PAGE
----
2. For preparation of 50 nm thick rutile TiO2 films, heat NiTi foils for 30 min at 500 °C. Longer heating will result in thicker TiO2 films. Heating will cause a change in the surface color from gray to blue/purple (Figure 2).
  3. Applying tensile stress on NiTi/TiO2
    1. Gently clamp foil (1 cm x 5 cm strip) in a mechanical tester (Table of Materials) with 1 cm of foil exposed at each end.
    2. Strain the NiTi/TiO2 samples at a rate of 2 mm/min. Keep the strain at desired level (0-3%).
      NOTE: Extension of the available 3 cm NiTi/TiO2 lengthwise from 0.0 to 2.1 mm is considered straining from 0 to 7%, which can be calculated by simple equation strain=(l-l0)/l0 , where l0 is initial and l final length of foil exposed to tensile strain. Typical stress-strain curve is shown in Figure 3.
  4. To start electrochemical measurements, pre-strain the foil to 5 N (taken as 0% strain).
    NOTE: The slight pre-straining of the foil leads to more reproducible results.

2. Conducting electrochemical measurements under strain

  1. Applying tensile stress on working electrode
    1. To conduct electrochemical experiments under applied strain, assemble the custom-made electrochemical cell (Figure 4 and Figure 5) loosely around the NiTi/TiO2 foil. Ensure that the center of the NiTi/TiO2 foil is exposed by carefully positioning the cell in the middle (Figure 5).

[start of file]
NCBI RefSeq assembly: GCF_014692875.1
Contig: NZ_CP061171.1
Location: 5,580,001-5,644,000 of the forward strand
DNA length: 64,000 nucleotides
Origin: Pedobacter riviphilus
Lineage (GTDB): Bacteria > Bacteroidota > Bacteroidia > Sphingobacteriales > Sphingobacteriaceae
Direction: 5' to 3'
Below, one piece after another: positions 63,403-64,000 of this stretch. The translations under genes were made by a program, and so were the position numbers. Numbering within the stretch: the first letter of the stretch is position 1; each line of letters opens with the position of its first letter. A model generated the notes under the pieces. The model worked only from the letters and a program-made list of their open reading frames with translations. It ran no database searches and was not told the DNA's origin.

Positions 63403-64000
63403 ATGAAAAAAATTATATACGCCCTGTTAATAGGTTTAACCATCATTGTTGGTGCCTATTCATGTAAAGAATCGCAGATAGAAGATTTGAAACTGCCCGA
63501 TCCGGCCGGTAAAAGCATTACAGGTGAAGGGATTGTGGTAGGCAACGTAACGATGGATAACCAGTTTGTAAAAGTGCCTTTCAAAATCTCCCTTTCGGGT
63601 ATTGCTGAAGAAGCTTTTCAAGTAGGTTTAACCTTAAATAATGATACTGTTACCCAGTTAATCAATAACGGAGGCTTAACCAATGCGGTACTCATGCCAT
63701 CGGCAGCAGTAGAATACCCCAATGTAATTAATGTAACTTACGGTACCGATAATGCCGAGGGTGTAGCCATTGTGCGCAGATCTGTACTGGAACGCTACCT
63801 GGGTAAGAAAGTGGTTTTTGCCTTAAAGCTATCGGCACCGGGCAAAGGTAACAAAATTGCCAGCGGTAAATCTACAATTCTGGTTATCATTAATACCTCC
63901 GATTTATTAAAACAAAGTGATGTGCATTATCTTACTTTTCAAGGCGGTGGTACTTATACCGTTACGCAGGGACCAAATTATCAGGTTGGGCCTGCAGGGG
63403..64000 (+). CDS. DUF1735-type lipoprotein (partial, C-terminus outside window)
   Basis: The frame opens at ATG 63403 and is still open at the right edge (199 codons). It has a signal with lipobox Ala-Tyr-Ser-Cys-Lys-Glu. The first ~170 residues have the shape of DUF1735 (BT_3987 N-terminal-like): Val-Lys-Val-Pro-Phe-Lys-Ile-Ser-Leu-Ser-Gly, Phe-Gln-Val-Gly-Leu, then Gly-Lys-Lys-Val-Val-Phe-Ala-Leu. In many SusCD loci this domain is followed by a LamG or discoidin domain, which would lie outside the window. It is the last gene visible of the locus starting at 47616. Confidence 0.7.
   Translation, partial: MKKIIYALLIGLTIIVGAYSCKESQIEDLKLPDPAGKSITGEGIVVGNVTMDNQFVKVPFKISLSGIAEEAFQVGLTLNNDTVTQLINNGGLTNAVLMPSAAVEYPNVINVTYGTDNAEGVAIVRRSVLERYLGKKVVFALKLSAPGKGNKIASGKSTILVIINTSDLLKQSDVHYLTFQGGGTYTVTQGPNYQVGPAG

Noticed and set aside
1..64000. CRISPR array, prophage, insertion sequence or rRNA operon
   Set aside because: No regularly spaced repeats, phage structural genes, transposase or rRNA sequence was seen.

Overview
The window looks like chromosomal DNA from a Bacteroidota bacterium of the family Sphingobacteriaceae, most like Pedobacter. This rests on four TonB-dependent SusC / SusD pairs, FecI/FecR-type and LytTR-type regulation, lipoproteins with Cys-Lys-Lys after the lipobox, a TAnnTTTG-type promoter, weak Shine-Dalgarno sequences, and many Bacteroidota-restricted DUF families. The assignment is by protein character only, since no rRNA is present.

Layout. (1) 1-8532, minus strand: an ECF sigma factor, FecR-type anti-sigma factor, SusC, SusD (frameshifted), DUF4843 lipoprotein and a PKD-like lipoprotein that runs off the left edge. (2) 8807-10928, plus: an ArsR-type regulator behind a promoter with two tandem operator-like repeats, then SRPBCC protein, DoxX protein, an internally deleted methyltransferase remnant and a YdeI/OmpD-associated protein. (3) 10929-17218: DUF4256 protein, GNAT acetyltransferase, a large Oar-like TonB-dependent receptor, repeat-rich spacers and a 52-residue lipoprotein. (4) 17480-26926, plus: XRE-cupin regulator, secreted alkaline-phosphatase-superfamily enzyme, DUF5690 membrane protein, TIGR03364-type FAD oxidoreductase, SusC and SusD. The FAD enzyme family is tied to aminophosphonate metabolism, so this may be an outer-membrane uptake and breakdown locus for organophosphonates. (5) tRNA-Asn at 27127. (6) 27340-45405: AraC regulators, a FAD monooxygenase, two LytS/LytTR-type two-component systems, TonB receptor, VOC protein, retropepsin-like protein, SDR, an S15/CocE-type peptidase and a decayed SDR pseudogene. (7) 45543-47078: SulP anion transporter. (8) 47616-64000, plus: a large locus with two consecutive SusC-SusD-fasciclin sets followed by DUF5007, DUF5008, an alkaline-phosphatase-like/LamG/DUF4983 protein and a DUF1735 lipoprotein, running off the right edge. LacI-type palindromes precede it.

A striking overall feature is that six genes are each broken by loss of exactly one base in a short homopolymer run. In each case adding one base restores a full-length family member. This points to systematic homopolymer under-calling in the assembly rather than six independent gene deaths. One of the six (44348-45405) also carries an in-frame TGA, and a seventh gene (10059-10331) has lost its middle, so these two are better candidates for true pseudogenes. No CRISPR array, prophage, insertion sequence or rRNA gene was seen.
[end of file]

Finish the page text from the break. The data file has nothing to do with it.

2. Tighten the cell gently onto the sample to create a solution-tight cell for the electrochemical measurements.
    3. Fill up with an electrolyte and purge the solution gently with nitrogen.
    4. Increase strain to specific levels, typically 0 to 3% in 0.5% increments and conduct electrochemical experiments for each discrete strain value.
    5. Before each strain adjustment, loosen the electrochemical cell around NiTi/TiO2 foil, so that the sample can move freely. Then realign the cell by gently tightening back onto the sample and refill the electrolyte for the next electrochemical measurements.